Cover: Punishing Hate: Bias Crimes under American Law, from Harvard University PressCover: Punishing Hate in PAPERBACK

Punishing Hate

Bias Crimes under American Law

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Product Details

PAPERBACK

$33.50 • £26.95 • €30.00

ISBN 9780674009721

Publication: September 2002

Short

282 pages

6-1/8 x 9-1/4 inches

World

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Punishing Hate asks the tough questions that should be answered before a society undertakes to punish more harshly those who behave criminally towards others because of hate or bias… Punishing Hate fulfills its promise to ‘provide a foundation for understanding bias crimes in America,’ and is invaluable to anyone who wishes to explore this important issue.The Federal Lawyer

Lawrence’s book develops a convincing case why we need to fortify sanctions against hate crimes.—Michael Rustad, Bimonthly Review of Law Books

In this work of advocacy, [Lawrence] argues that ‘bias crimes’ cause more harm than comparable nonbias crimes (to society as well as to immediate victims) and that it is possible to write laws that will suppress them without violating various constitutional limits… This book has valuable applications because the author explores the various questions that define this controversial policy issue: What is a bias crime? What should the federal role be? Of special value are appendixes setting out the history of the subject and describing state laws in force.—P. Lermack, Choice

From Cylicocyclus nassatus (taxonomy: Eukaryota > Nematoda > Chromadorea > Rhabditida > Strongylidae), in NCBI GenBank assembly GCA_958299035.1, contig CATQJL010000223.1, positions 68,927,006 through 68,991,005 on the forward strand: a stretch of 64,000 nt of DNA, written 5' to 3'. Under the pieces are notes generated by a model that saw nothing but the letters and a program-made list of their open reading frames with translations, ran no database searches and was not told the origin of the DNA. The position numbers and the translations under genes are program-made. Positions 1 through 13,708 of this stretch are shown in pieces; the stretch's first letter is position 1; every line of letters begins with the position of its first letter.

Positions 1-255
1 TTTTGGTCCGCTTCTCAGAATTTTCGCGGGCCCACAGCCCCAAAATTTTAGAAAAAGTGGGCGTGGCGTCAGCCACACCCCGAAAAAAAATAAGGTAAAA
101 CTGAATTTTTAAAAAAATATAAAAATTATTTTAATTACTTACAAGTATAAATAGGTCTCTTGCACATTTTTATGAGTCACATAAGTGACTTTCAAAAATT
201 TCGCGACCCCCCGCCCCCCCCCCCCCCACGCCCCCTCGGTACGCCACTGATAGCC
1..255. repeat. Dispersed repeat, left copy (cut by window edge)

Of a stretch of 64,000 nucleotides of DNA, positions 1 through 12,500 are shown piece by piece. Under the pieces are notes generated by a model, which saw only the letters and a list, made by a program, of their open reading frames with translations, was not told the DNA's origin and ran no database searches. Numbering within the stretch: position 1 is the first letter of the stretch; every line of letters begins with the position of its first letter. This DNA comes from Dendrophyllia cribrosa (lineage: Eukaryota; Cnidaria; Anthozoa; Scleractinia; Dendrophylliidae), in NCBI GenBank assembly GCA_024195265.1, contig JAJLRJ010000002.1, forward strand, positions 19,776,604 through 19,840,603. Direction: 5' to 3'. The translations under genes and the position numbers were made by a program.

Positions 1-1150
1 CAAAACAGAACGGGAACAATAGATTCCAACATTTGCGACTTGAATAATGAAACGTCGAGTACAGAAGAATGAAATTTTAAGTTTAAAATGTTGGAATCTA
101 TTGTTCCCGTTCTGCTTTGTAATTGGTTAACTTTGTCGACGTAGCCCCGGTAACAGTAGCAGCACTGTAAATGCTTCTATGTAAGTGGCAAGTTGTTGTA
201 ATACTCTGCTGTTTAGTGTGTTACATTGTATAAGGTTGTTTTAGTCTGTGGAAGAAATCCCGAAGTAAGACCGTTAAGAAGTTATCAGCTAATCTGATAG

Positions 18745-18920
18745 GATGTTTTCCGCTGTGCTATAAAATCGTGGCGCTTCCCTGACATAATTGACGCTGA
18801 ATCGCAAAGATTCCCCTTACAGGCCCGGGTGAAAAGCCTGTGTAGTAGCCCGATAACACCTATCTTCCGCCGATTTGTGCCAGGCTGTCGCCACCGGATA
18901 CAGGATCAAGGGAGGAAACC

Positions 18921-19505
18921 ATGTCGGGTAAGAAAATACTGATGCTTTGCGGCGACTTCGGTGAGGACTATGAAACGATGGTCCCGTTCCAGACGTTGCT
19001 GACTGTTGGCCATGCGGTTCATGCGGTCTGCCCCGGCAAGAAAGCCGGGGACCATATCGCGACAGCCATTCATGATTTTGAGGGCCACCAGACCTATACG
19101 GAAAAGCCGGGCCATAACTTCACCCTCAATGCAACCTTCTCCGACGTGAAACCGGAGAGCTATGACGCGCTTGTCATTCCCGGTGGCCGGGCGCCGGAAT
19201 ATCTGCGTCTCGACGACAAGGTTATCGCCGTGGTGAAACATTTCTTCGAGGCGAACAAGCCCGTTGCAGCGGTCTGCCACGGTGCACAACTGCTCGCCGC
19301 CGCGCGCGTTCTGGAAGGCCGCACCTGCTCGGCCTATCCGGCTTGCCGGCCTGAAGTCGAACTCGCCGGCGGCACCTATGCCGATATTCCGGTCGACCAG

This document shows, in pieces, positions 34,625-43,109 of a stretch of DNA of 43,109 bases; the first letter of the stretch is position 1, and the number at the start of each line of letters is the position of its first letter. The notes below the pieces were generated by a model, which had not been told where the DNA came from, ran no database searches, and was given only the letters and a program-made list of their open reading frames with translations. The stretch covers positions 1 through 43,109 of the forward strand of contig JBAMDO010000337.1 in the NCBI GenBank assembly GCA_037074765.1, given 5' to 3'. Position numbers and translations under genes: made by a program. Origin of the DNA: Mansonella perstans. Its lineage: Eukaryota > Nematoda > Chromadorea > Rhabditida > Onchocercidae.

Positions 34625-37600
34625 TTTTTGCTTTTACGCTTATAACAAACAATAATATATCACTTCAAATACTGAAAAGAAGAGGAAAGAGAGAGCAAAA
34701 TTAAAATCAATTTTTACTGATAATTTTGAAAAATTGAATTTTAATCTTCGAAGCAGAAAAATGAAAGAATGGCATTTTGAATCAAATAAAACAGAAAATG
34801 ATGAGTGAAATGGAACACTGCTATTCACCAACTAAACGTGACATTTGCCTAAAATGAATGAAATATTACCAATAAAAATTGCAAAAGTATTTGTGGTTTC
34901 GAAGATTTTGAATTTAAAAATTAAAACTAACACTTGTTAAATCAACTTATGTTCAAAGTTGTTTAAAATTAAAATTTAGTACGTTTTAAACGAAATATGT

This book is as timely as today’s headlines. Professor Lawrence has written a powerful, persuasive, and eloquent call for more effective action by Congress and the states to deal with these despicable crimes. Civil Rights is still the unfinished business of America. Hate crimes are uniquely destructive and divisive, because their impact extends far beyond the victim. They poison entire communities and undermine the ideals for which America stands. They deserve to be punished with the full force of the law, and Professor Lawrence’s book brings us closer to that important goal.—Senator Edward M. Kennedy

Punishing Hate eloquently articulates what most Americans intuitively understand: hate crimes warrant tougher sentences. With clarity, insight and wisdom, Professor Lawrence makes the case that ‘racial harmony and equality’ must be among the highest values in a pluralistic society, and that punishment choices appropriately express societal values. Hate crimes laws have already withstood every constitutional test, and this landmark work should help put to rest any lingering public policy concerns about their propriety and their importance.—Elizabeth J. Coleman, Director, Civil Rights Division, Anti-Defamation League